The Denver Post recently published an article by a young woman who works for the American Civil Liberties Union about why she goes door-to-door to register voters. With the election coming up (and the voter registration deadline coming even faster) it seemed important to post this article to remind people about the importance of getting involved in our political process—whether that is going out canvassing and registering voters yourself, or simply by going out and voting to make sure your voice is heard.
Guest Commentary: Young voices, new voters
POSTED: 07/17/2012 01:00:00 AM MDT
By Rosalie Wilmot
I have been a political canvasser for more than a year now. I've toiled under the sweltering summer sun while walking blocks and blocks in search of young people who need to be registered.
I do this not because of a promise of compensation, but rather because I believe that every person deserves the opportunity to participate. I do it because I remember that the day I was registered to vote, I was given something far more important than a piece of yellow paper.
I was given a voice.
That's why this year, I am especially concerned about my generation turning out at the polls and making their mark on history. I have watched as voter photo identification bills and measures limiting same-day registration have passed across the nation and large percentages of the population have been excluded from the most fundamental right we all share, the right to vote. I am worried because I know that these measures make it more difficult for young voices to be heard. I know that these "protections" largely make it more difficult for disenfranchised people to participate.
The consequences of inaction can be seen in our own communities. They are manifested in complacency and a disbelief that our voices even matter. As a young voter, I remember my own process of discovery.
Becoming a new voter is sort of like being reborn. You register and then wait impatiently for your ballot to arrive. You begin to pay closer attention when you hear of bills being introduced in the legislature.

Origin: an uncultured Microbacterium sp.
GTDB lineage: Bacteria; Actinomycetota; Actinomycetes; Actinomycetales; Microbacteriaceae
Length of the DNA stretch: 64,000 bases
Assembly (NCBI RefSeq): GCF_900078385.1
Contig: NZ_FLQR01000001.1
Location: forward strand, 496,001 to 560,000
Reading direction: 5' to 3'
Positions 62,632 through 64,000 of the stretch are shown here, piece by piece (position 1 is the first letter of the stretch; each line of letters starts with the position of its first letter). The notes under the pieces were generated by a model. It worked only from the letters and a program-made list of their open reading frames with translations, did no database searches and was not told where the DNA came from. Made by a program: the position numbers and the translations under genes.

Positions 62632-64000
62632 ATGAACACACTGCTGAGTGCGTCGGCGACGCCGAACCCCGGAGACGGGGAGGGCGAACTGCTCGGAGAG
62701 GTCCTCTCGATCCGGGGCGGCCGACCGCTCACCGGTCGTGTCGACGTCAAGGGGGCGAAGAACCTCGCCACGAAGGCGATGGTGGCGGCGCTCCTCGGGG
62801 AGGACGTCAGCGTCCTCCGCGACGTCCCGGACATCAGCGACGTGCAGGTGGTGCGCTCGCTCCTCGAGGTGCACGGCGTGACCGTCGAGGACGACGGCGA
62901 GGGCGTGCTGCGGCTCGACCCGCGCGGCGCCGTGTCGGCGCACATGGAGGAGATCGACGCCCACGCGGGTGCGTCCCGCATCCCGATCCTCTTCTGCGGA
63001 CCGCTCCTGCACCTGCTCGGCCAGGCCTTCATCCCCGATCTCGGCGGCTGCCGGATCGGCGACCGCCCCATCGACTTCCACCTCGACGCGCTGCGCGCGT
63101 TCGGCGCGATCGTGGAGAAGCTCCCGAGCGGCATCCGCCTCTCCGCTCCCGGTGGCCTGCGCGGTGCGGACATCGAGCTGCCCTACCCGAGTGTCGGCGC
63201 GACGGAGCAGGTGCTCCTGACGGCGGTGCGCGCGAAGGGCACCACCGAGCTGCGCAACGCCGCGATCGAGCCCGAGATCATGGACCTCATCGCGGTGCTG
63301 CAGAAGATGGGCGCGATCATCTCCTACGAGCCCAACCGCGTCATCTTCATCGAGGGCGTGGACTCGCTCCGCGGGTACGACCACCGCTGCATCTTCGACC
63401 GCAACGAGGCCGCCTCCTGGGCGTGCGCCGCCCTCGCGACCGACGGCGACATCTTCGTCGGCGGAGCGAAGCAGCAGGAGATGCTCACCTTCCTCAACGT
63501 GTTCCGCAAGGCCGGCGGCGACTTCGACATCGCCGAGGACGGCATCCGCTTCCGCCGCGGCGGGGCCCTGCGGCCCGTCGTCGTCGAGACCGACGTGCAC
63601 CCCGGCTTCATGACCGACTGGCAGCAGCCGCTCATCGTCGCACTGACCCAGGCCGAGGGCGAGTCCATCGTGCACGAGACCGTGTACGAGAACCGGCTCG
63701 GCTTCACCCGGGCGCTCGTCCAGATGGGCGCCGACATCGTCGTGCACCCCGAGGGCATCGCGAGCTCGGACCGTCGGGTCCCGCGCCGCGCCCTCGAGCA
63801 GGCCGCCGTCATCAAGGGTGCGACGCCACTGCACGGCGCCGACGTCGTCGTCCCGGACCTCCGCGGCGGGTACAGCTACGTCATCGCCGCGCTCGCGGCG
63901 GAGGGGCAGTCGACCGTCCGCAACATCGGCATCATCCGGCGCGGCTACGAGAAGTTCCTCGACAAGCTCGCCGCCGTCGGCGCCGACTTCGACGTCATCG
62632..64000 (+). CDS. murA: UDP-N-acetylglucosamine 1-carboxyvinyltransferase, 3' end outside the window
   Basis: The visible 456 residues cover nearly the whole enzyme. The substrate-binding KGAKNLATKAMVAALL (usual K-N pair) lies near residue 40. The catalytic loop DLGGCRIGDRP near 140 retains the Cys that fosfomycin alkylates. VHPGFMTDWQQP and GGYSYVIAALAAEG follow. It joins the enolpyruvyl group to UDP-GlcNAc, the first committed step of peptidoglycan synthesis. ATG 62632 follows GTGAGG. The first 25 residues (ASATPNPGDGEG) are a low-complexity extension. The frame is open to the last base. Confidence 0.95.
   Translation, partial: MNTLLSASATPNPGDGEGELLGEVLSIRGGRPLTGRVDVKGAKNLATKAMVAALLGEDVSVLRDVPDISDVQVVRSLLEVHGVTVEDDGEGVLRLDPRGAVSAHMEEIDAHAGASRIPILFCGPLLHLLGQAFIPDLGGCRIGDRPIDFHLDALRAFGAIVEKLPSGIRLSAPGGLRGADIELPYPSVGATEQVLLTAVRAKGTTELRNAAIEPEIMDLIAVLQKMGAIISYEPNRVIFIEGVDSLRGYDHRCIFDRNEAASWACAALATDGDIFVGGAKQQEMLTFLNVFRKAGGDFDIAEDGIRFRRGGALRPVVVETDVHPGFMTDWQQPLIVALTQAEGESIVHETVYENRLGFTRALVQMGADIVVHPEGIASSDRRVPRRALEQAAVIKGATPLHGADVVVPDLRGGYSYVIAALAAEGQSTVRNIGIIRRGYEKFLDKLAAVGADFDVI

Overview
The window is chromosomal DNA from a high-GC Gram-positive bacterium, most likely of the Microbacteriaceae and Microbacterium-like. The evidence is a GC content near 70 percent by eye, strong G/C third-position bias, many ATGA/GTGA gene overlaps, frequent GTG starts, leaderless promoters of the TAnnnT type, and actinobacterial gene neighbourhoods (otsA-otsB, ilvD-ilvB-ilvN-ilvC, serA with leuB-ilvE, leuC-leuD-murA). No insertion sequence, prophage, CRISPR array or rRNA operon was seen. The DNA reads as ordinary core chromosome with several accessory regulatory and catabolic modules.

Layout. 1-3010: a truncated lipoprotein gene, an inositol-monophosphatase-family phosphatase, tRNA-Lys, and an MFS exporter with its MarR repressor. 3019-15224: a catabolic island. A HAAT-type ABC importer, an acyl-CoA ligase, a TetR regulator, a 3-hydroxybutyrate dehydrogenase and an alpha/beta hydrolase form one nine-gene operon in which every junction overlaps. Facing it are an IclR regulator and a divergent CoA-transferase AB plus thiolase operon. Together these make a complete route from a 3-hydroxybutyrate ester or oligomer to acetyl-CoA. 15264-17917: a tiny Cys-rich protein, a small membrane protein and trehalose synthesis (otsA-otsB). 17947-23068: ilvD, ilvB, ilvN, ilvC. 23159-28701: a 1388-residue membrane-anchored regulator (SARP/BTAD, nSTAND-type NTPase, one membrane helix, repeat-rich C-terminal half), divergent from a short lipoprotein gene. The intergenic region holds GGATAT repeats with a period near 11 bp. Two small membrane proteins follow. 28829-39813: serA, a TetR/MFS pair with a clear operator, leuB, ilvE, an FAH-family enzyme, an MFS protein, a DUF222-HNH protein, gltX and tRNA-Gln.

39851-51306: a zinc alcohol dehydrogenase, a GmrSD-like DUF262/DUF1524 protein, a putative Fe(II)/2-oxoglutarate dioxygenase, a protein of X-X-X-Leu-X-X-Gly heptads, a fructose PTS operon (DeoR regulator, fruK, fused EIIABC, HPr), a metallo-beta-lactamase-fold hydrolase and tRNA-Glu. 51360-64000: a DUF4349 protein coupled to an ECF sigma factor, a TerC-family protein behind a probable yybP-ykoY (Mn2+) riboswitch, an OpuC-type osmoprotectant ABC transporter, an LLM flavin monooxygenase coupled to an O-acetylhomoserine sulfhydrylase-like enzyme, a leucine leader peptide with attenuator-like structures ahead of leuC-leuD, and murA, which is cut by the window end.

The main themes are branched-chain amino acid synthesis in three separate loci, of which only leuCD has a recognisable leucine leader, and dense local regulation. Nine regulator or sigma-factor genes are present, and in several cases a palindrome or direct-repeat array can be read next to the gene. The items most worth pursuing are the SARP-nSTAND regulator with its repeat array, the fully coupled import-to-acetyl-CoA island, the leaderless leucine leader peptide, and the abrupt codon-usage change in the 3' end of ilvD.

You begin to truly care about the democratic process. When your ballot finally arrives by mail, you are mostly ready. You unfold it neatly and pull out a fresh ballpoint pen. You carefully fill in the little circles and watch the ink dry. When you stick it in the mail — like a Christmas wish list to Santa — you have completed something worth bragging about.
You have acted as a citizen.
This year in Denver, there are living signs that the system itself is in need of care. Secretary of State Scott Gessler wants to keep "inactive" voters from being sent mail ballots. For many Coloradans, missing one election in the past may cost them the ability to participate in future elections.
If you did not participate in the last general election, you will be labeled an "inactive" voter and might not receive a mail ballot.
However, despite these attempts at voter suppression, there are also indicators of support for the democratic process. This year, the 150 polling places around Denver will be complemented by 13 voting centers with drive-up, drop-off service, along with 10 secure ballot drop boxes with 24-hour accessibility. Posters are being hung in homeless shelters, and iPad apps have been developed to increase accessibility for seniors.
When we participate in our community and focus on issues, we do have the power to create change. It begins with a decision to participate — and is dependent on policies that make participation possible.
This election, be ready.
Visit GoVoteColorado.com to check your status. If you have moved since the last time you registered, you must re-register. Don't take it for granted; visit the website to make certain.
The registration deadline for the Nov. 6 general election is Oct. 9. If you are registering close to the deadline at any location besides the Denver Elections Division, make sure they validate your registration with a date and time stamp.
I have hope for democracy, which is why I educate and prepare myself for upcoming elections. I pull on my volunteer shirt and I set up a table to register voters. I talk to young people. I try to hear their vast perspectives.
I remind myself, as well as others, that our vote requires follow-up action and that we are the true watchdogs of our own freedoms. Beyond our own acts as citizens, we also desperately need elected officials who seek to expand opportunities, rather than suppress them.
Colorado: Let people vote.
Our voices are ready to be heard.
Rosalie Wilmot of Denver is a 2012 graduate of the University of Denver and a media intern at the ACLU of Colorado.